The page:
Postponed, but very much still on its way is the Page Experience algorithm update and the implementation of Core Web Vitals as a ranking factor.
The Core Web Vitals were scheduled to launch in May, but in the updated time frame, they will join the others and become ranking signals mid-June, so from right this moment, you have about a month to prepare, but as always remember that sometimes the changes you make close to an update aren’t always considered at first.
Google released this to explain how the update is going to roll out:
“We’ll begin using page experience as part of our ranking systems beginning in mid-June 2021. However, page experience won’t play its full role as part of those systems until the end of August. You can think of it as if you’re adding a flavoring to a food you’re preparing. Rather than add the flavor all at once into the mix, we’ll be slowly adding it all over this time period.”
The reasoning behind the gradual approach is to allow the impacts of the update to be monitored and screen for any unexpected or unintended issues.
If you are a sight owner, or you manage a site, just know that sites really shouldn’t be expecting any drastic changes when it rolls out. Page experience will be just one factor that is now taken into consideration alongside the rest and will be weighted as such.
As part of this update Google News will expand its usage of non-AMP content. Removing the AMP badges from sites that currently indicate AMP content.
There is absolutely no point waiting until Google releases their algorithm update and then fix all of the issues at that point in time. You can lose traffic, but there are some things you can do to prepare and as always, with an update, comes tools to help you manage them.
New Page Experience Report – Google Search Console
Google Search Console is your best friend. Data, data, data! Well, it’s no surprise that with the new update comes a new tracking feature to keep you in the loop with how you are doing. The page experience report which combines the Core Web Vitals report with other signals:
- Mobile Usability- URLs must have no mobile usability errors in order to qualify for Good status.
- Security Issues- Any security issues for a site disqualify ALL URLs on the site from a Good status.
- HTTPS Usage- A page must be served over HTTPS to be eligible for Good page experience status.
- Ad Experience- Any distracting, interrupting, or otherwise not conducive advertising methods that impact a good user experience are not allowed. A bad ad experience on one page results in ALL PAGES on the site are considered as having a bad page experience.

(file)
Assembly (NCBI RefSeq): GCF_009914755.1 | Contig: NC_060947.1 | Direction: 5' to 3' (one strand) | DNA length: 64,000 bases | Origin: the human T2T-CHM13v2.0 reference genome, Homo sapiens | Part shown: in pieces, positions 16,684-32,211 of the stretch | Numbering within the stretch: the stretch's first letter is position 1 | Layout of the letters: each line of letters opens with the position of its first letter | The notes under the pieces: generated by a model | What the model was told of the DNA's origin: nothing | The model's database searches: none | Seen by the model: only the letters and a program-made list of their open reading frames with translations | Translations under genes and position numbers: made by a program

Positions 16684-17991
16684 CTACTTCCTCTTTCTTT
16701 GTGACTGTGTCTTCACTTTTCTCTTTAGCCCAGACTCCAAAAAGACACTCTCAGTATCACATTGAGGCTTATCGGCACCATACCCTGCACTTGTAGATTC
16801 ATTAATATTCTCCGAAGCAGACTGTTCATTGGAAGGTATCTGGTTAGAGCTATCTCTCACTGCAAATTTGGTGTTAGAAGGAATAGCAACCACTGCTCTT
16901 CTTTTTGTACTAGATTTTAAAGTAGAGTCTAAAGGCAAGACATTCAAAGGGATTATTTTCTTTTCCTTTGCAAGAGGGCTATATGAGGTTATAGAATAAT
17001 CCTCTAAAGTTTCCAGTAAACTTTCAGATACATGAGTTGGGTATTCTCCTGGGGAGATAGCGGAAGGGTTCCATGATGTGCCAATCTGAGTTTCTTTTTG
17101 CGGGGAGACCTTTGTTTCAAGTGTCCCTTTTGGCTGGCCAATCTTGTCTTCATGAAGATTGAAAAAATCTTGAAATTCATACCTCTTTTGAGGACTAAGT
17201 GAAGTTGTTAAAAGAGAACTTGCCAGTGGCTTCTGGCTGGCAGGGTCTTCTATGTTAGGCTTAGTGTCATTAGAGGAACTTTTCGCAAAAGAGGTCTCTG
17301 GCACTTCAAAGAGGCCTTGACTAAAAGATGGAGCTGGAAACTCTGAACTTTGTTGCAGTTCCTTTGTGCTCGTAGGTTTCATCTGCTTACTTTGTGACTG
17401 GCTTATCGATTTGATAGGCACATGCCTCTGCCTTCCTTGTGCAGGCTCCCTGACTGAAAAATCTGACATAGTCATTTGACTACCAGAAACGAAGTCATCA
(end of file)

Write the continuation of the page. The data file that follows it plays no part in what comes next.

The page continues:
The page experience report will measure the percentage of URLs on a website that offer a good experience. This will be based on the evaluation of the factors listed above.
Owners or site managers can use the information that is contained in the report to delve deeper into the page experience signal components. Here insights can be gained on improvement opportunities.
This will be based on the evaluation of the factors listed above. Owners or site managers can use the information that is contained in the report to delve deeper into the page experience signal components. Here insights can be gained on improvement opportunities.
Alongside this, the Search Performance report in GSC, now has the ability to filter pages with a good page experience. This will act as a ‘who did it better’ style of tracking, allowing you to see how good experience pages compare with others that are on your site.
Fix All Of The Errors In Google Search Console
When you open GSC, you are met with a page like this:
Left Hand Side – Click on ‘Core Web Vitals’.
Here you will see an overview of any URLs on your site that have issues, this will display issues on both mobile and desktop devices.
In the top right corner of the charts that appear is a button ‘Open Report’, you want to click into this
It is best not to have any errors here.
Fix all of these for desktop and mobile before moving any further.
The errors will be presented to you in abbreviated form. There is absolutely no problem, if you are unsure of what these errors mean, or any others for that matter, you can get an explanation of the abbreviations directly from Google, so you can then move on and fix them.
Run A Site Audit
If you are buying a car for example, you want to take it for a test drive, to make sure it is ready to hit the road safely and without faults that are going to cost you money. A website is no different to this. So do yourself a favour and run a site audit. You can do this with a number of different tools that are at your disposal.
There are an abundance of tools that you can use for your site audit. On a day to day basis I use SEMRush, Ahrefs & Ubersuggest. All of these tools bring you useful information and I think that using a mix to best understand your site is the best way forward.No matter what tool you decide to use, when the report has been run, there will be some form of ‘critical’, ‘warnings’ and ‘good’.
You’ll want to fix your “critical” issues that appear as they will be the ones having a huge impact on your site’s overall health and performance.
Make sure you try and fix each and every single one. SEO has changed over the years, every single little thing adds up.
Don’t wait for the update to roll out and then see what happens to your website, that can be a very very dangerous game to play. Google is very fair in that they give you time BEFORE they roll out the algorithm to get all of your ducks in a row.
SEO is like the world’s most complex puzzle, you are not even given the pieces to begin with.. You need to search for the pieces and then do the puzzle with no picture for reference, it is complex, but every piece plays a vital role.
So, do yourself a favour and fix them and avoid the risk of a huge decline in traffic.
Are you ready for the update?
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